Brian Roake v. Forest Preserve District of C, et al
Filed opinion of the court by Judge Manion. AFFIRMED. Diane P. Wood, Chief Judge; Daniel A. Manion, Circuit Judge and Ann Claire Williams, Circuit Judge. [6819628-1]  [16-2976]
United States Court of Appeals
For the Seventh Circuit
FOREST PRESERVE DISTRICT OF COOK COUNTY, et al.,
Appeal from the United States District Court for the
Northern District of Illinois, Eastern Division.
No. 15‐cv‐08949 — Harry D. Leinenweber, Judge.
ARGUED JANUARY 5, 2017 — DECIDED FEBRUARY 17, 2017
Before WOOD, Chief Judge, and MANION and WILLIAMS, Cir‐
MANION, Circuit Judge. Brian Roake, a former police officer
for the Forest Preserve District of Cook County, was ostensi‐
bly disciplined for drinking alcohol at work. He responded
with this lawsuit under 42 U.S.C. § 1983, alleging unlawful
retaliation under the First Amendment. He also asserted a
Fourteenth Amendment due process claim based on reputa‐
tional harm. The district court dismissed Roake’s action under
Rule 12(b)(6) for failure to state a plausible claim to relief. We
Plaintiff Brian Roake was a police officer for the Forest Pre‐
serve District of Cook County, Illinois. His troubles began on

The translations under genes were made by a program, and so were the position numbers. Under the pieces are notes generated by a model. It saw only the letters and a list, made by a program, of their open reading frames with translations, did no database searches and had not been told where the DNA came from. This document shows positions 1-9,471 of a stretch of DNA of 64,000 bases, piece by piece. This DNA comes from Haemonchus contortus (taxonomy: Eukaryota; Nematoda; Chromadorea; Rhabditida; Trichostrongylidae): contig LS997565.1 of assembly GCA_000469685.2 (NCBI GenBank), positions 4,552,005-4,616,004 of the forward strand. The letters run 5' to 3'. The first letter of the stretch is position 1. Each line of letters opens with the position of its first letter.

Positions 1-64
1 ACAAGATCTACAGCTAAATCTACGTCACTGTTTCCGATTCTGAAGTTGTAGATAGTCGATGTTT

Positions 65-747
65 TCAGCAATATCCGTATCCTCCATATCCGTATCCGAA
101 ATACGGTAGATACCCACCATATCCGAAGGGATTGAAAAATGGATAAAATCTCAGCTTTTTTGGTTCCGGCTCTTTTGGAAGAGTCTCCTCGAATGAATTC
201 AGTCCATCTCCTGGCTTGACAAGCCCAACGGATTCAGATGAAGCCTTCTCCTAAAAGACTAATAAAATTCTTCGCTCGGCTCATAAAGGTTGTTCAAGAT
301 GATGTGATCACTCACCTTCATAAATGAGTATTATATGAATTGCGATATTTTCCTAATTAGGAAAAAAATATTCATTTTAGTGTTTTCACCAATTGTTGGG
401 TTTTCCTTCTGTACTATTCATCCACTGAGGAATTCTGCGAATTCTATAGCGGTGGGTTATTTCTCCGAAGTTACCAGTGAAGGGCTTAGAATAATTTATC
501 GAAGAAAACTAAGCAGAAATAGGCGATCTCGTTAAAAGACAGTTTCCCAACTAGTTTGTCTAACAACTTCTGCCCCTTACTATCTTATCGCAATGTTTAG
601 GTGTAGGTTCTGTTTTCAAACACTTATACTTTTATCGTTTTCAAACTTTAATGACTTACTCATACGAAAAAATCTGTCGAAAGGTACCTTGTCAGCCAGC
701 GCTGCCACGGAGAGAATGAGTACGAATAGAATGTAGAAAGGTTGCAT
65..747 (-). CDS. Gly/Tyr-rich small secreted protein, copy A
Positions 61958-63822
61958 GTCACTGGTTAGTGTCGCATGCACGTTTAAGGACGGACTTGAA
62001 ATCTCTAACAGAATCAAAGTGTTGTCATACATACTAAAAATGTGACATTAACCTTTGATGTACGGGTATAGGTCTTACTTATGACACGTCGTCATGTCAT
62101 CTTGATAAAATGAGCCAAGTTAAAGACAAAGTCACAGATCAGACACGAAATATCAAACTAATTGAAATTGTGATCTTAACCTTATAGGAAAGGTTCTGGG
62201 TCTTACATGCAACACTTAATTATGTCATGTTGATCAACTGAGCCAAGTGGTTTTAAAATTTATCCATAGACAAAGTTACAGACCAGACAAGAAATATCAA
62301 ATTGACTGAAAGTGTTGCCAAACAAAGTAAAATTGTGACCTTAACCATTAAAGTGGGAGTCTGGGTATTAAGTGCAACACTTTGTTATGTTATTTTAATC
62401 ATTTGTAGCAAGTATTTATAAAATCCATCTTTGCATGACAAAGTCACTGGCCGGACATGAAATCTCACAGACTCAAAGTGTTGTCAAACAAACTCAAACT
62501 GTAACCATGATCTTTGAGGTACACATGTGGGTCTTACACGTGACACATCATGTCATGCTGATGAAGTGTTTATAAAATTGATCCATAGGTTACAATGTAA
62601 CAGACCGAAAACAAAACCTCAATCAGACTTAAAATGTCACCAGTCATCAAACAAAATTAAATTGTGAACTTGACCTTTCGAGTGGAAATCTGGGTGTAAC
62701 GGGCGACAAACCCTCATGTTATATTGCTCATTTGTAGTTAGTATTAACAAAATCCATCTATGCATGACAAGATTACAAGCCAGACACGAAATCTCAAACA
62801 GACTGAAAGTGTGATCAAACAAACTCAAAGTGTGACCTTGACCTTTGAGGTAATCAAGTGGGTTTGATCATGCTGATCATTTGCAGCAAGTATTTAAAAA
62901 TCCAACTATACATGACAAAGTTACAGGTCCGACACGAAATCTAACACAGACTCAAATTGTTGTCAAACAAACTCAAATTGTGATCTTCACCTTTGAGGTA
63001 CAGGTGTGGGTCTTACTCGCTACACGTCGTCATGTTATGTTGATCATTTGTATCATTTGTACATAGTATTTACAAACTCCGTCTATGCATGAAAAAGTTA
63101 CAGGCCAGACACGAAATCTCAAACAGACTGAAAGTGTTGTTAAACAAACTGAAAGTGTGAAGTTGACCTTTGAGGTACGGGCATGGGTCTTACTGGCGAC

December 31, 2013, when he brought some champagne to a
Forest Preserve police station to celebrate the New Year.
Roake says that he was off duty at the time and that he got
permission from a sergeant (who was present at the celebra‐
tion) to bring the champagne. Roake and others drank the
champagne at the station.
In January 2014, the department initiated disciplinary pro‐
ceedings against Roake for his participation in the New Year’s
Eve gathering. When Roake was interviewed about the inci‐
dent, the interviewing officer assured him that he would not
lose his job but “might be suspended for one or two days at
the most.”1 On February 7, 2014, the disciplinary proceedings
culminated in what Roake calls a “pre‐disciplinary/pre‐termi‐
nation hearing.” Roake alleges that the hearing officers “up‐
held the charges” against him, though he does not say what
the charges were. At that point, Roake says he saw the “hand‐
writing on the wall” and so resigned his job. He also states,
with no supporting facts, that he “would have been termi‐
nated” if he had not resigned.
1 This is consistent with Roake’s allegation that the other employees
involved in the New Year’s celebration generally received only a written
reprimand or a one‐day suspension. Only one employee—apparently the
sergeant who gave Roake permission to bring the alcohol—was termi‐
Roake claims that his employer used his involvement in
the New Year’s Eve party as a mere pretext for disciplining
him. The real reason he was disciplined, according to Roake,
was because he had previously reported to his employer two
instances of official misconduct within the police department.
First, in October 2013, he reported that a fellow officer had
engaged in racial profiling. Roake mentioned the matter again
during his disciplinary proceedings in January 2014, when he
complained that it wasn’t fair that he was being investigated
while the officer who engaged in racial profiling was not.
Roake’s second report, made around February 6, 2014, in‐
volved a fellow officer whom Roake believed had been un‐
justly disciplined. Earlier that month, the officer had con‐